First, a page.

Last but certainly not least, ghee and milk are cherished in the ayurvedic tradition for their ojas-enhancing effects. Ghee is the most easily digested fat, contains essential fatty acids, and is a great immunity booster. Both milk and ghee should be organic and free of additives, and milk should be boiled with a pinch of cardamom before it is drunk in order to make it easier to digest. Drink it alone, away from meals, to avoid indigestion.

4.   Cook your food but not too much. According to Maharishi Ayurveda, food becomes more digestible when you cook it. But you don't want to cook it too much, as that reduces its immune-boosting effect. The food should be soft and easy to chew, but not mushy.

5.   Eat at the proper time. Eat your main meal in the middle of the day, when the sun is highest and digestion strong. Eat lighter at breakfast and at night, when digestion is weaker. This will enhance immunity.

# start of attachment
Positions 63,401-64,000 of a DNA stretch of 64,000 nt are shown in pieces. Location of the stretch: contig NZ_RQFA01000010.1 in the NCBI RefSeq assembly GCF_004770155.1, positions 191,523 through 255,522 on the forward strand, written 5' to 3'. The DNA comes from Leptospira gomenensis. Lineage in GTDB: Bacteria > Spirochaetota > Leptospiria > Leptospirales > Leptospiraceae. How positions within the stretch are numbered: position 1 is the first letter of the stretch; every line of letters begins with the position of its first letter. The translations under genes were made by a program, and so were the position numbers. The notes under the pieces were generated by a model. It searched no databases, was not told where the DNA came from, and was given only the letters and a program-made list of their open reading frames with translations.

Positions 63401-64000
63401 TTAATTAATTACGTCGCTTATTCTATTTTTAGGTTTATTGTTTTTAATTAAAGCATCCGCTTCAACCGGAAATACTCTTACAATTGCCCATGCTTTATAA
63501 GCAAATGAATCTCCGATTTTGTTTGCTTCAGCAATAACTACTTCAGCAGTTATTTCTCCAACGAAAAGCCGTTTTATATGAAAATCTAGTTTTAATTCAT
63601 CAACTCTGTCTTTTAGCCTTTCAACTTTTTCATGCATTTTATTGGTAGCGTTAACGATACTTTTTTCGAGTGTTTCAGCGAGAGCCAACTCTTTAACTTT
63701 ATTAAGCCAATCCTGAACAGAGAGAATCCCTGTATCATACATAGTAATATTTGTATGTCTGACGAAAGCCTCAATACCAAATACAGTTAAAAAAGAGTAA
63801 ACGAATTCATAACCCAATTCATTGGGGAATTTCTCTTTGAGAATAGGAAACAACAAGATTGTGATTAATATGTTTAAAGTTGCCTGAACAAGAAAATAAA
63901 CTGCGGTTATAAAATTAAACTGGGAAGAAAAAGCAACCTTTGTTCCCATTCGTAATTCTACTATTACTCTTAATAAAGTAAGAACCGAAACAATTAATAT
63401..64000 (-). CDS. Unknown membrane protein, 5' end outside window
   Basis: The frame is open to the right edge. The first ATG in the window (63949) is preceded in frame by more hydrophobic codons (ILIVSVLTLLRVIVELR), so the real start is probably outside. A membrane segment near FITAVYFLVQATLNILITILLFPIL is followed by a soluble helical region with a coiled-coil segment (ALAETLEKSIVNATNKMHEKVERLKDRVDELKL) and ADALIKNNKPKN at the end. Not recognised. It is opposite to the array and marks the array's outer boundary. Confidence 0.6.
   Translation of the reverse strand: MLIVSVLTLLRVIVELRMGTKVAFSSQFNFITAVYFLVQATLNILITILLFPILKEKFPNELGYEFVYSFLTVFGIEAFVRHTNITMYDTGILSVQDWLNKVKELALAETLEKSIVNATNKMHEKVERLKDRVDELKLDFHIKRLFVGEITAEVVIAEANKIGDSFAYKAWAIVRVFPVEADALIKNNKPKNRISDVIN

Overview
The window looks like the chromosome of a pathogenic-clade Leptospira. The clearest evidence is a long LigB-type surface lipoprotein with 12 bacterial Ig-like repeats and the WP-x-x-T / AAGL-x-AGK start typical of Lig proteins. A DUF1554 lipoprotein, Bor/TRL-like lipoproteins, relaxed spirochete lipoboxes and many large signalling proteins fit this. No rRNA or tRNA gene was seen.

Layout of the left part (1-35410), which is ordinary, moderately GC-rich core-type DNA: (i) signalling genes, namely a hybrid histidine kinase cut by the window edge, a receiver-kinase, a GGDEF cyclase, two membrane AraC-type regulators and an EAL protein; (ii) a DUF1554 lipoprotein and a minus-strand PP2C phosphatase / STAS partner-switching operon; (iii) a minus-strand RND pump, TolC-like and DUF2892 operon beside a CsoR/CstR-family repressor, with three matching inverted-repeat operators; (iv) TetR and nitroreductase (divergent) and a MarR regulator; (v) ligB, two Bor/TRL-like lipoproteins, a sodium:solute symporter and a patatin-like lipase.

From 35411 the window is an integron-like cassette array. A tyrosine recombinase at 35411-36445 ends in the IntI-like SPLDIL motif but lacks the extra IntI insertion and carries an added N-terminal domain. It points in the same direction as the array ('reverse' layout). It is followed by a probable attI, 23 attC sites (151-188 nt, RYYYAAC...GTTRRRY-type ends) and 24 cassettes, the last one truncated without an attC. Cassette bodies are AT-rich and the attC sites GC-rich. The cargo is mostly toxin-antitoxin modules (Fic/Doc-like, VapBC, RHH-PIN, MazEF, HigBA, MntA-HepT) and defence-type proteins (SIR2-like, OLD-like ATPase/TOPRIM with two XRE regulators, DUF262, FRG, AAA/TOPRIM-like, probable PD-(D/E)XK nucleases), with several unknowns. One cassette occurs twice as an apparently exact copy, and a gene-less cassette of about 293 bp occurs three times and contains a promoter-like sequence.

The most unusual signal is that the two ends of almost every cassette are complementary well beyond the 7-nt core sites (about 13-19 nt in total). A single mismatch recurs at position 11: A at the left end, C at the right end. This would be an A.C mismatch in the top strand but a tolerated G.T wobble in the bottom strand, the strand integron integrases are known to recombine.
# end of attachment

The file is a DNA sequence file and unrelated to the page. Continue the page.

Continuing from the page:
It's also important to eat your meals at the same time every day. Your digestion gets used to a routine, and becomes more efficient.

6.   Eat the proper quantity. Eating the right amount for your body type--not too much or too little--enhances ojas and supports the immune system. Maharishi Ayurveda recommends that you sip a cup of room-temperature water with your meals, so the meal is part liquid. Eat to only 3/4 of your capacity, in order to leave some space for the digestive process to take place. If you eat until you are really full, it creates discomfort and ama.

7.   Choose foods for your body type and for the season. It's not correct that you can eat anything you want, as long as it's good food. If you want to stay healthy, you need to choose foods that will bring balance to your body type and for the particular season. Whatever influences from the weather and climate is causing an imbalance, you need to counteract them with the food you eat.

Eating cold salads in winter (Vata season), for instance, is not a good idea, because raw salads only increase the cold, dry, light qualities of Vata, when what is needed is a warming, grounding, nourishing diet.

Herbs that heal
Amrit from Maharishi Ayurveda is excellent for strengthening natural defenses year-round. Herbs, if properly combined and processed, offer the concentrated intelligence of nature. Harnessing their power can help bolster your physiology.